India has been one of the hotspots of investments from China, but that might end now the hostilities between both countries increase, says business analyst Shaun Rein to AP. Chinese apps have already been banned by the Indian government, and startups seem to be next. Anti-Chinese feelings among consumers might be putting Chinese investors also off.
Many industries have to rethink the way their business and business models are organized when they resume action as the coronavirus crisis subsides. The travel industry is one of them, says Shanghai-based VC-veteran William Bao Bean, at WebInTravel. “Travel needed to solve a very big problem – high customer acquisition costs – and he said it needed a new model in which everyone wins, and not like now “where everyone loses but the platform”.
US legislators might support a bill to force Chinese firms listed in the US to let the US stock regulators, the PCAOB, check their files. But those checks will not prevent frauds like those by Luckin as some US senators claim, warns audit expert Paul Gillis on his weblog Chinaaccountingblog. Some predictions on what will happen after the bill has been adopted.
Monday 15 June the delayed 2020 Canton Trade Fair took off, under the pressure of the global coronavirus crisis fully online. The question is: will it work to take this traditional and very prestigious gathering for China’s import and export industries take off. Will old friends join online and will the conference be able to generate new business?
The event mirrors the dilemma for many event organizers. Yes, at this stage of the coronavirus crisis events like this are impossible to hold in another way than online. But can any online event even partially replace the major gathering we have seen over the past decades?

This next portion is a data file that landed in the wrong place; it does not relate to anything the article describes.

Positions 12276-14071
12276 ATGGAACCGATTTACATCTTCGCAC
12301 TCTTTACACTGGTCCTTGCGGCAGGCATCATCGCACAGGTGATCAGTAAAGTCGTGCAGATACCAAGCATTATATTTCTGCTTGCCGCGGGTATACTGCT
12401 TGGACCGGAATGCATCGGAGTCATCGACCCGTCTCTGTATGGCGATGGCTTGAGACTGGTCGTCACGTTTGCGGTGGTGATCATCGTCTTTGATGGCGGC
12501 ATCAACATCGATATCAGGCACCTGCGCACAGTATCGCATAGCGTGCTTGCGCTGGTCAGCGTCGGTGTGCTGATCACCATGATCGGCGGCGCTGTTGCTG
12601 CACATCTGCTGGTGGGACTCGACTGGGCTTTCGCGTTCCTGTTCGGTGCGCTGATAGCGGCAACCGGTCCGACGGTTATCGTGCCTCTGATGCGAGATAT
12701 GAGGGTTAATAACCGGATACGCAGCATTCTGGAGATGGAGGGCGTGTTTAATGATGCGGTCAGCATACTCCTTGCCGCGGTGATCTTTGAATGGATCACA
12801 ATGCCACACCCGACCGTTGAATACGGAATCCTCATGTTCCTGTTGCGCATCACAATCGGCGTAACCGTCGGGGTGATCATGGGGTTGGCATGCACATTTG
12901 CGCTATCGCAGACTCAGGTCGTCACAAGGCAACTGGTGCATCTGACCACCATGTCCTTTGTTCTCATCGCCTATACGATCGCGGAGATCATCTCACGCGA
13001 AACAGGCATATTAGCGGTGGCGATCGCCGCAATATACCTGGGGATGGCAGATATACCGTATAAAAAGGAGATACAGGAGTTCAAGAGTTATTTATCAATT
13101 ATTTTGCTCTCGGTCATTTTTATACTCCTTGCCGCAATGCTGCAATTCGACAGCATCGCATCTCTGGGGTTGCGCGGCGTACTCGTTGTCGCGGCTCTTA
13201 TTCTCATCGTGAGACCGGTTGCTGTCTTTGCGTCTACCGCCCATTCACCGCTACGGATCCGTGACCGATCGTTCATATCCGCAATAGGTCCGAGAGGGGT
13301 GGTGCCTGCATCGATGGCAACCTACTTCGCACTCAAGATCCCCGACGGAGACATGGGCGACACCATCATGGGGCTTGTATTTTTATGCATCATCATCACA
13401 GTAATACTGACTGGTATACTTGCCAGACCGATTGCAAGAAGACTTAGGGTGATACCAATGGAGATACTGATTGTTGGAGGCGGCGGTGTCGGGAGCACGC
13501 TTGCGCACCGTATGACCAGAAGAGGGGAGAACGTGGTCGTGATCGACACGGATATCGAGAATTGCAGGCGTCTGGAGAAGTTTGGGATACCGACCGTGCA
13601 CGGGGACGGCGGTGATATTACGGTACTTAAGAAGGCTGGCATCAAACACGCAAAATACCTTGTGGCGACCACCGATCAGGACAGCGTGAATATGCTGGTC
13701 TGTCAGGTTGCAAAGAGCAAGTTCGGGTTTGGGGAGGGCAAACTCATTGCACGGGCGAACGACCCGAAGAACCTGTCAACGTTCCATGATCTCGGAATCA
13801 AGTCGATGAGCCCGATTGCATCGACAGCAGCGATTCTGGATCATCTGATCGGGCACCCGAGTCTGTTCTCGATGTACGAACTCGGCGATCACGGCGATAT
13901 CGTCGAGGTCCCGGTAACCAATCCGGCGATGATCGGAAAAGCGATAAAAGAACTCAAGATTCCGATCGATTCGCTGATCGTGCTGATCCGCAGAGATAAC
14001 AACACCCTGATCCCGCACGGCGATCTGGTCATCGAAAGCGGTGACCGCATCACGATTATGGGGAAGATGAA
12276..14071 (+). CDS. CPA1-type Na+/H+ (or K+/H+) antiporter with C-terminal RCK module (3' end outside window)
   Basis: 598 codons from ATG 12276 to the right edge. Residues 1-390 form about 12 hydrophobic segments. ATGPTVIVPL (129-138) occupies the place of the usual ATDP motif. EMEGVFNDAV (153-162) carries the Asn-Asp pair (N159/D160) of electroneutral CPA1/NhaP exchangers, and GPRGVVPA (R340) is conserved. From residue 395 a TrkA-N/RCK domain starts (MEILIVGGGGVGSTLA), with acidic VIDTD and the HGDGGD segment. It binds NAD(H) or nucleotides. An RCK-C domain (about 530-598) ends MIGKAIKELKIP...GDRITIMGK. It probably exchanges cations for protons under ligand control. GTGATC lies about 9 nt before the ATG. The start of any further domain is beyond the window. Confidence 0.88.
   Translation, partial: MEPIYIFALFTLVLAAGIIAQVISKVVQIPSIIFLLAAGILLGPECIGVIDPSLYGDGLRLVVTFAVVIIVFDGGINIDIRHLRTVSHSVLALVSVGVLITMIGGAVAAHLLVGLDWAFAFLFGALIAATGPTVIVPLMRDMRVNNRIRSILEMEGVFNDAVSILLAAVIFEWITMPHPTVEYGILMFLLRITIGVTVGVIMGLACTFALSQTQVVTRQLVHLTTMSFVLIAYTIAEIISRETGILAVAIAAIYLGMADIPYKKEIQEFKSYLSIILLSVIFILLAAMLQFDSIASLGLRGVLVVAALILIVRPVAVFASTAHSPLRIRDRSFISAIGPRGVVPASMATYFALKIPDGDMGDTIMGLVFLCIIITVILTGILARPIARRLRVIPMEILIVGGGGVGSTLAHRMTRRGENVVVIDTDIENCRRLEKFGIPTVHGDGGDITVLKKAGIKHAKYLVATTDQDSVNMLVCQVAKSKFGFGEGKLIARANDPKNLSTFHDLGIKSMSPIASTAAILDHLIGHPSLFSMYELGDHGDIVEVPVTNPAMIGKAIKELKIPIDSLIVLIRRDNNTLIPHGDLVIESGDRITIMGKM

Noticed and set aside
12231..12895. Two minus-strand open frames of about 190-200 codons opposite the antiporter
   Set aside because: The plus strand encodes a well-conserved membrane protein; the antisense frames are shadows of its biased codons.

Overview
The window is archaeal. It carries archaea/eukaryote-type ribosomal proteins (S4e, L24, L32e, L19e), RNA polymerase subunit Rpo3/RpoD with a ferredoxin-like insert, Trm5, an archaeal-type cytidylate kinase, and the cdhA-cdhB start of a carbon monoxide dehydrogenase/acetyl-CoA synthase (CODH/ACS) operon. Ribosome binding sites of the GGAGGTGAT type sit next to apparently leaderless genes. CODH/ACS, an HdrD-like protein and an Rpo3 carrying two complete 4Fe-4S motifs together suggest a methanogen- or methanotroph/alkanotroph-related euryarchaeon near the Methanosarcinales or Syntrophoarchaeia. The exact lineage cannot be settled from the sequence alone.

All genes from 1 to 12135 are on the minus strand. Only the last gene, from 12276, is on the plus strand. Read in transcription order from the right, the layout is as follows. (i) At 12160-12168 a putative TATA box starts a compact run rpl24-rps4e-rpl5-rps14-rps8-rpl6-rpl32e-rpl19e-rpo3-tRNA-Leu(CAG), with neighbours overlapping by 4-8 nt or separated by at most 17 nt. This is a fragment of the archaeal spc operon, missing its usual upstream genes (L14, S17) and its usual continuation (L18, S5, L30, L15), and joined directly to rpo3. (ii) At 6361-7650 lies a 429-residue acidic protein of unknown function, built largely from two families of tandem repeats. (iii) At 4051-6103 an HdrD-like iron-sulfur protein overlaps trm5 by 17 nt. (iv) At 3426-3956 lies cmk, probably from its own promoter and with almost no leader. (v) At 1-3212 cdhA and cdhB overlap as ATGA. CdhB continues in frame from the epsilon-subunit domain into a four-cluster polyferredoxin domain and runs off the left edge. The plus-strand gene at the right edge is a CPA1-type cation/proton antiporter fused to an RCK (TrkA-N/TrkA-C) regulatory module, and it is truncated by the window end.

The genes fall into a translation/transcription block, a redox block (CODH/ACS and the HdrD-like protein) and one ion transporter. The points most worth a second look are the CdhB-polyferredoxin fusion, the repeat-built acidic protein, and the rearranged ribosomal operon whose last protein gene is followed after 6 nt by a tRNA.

Chaos reigns the White House as US presidential advisor Peter Navarro said the China trade deal was dead and was promptly corrected by US President Donald Trump who said the opposite. Business analyst Shaun Rein says at the BBC Trump cannot control his lieutenants, as they prefer to blame China for anything that goes wrong.
While the jury is still out on the economic effects of the coronavirus crisis, the majority of the wealthy ended off better since the COVID-19 hit the world, says Hurun rich list founder Rupert Hoogewerf in the Business Standard. “The two biggest ‘winners’ from the Hurun Top 100 of Covid-19 were online retailers Jeff Bezos of Amazon and Colin Huang Zheng of Chinese low-end ‘social shopping’ giant Pinduoduo,” says Hoogewerf.
China is trying to contain a second wave of the coronavirus. Economist Arthur Kroeber looks at what the government wants to do. Unlike other countries, China tries to eradicate the number of cases to zero, whatever it might cost. Even though that is not realistic, it has huge consequences for some consumer good sectors and travel, who might not recover for the time being. An overview of the situation in June.
China has been banning US regulators at the PCAOB from getting access to information of Chinese companies at US stock markets, as they should do according to US regulations to protect its state secrets. But things are changing, notes auditing expert Paul Gilles at his weblog Chinaaccountingblog. “I suspect that Yi’s comments are a signal that China will back down on this issue, allowing joint inspections with adequate controls to protect state secrets,” writes Gillis.
Premier Li Keqiang caused some rippled over the past few weeks by pushing street vendors as a way to save the economy and generate employment in the post-corona era. Some big cities disagreed, as they have tried to get rid of those vendors and political economist Shirley Ze Yu also disagrees with the street vendor policies, she writes in the South China Morning Post.
The European Union needs to cooperate with China, argues Harvard scholar Shirley Ze Yu at Bloomberg. While the EU is contracting because of the coronavirus pandemic, China is still showing positive predictions, although at a lower level than in the past. China is eager to expand it’s Belt&Road Initiative, and Europe can make good use of it, she tells.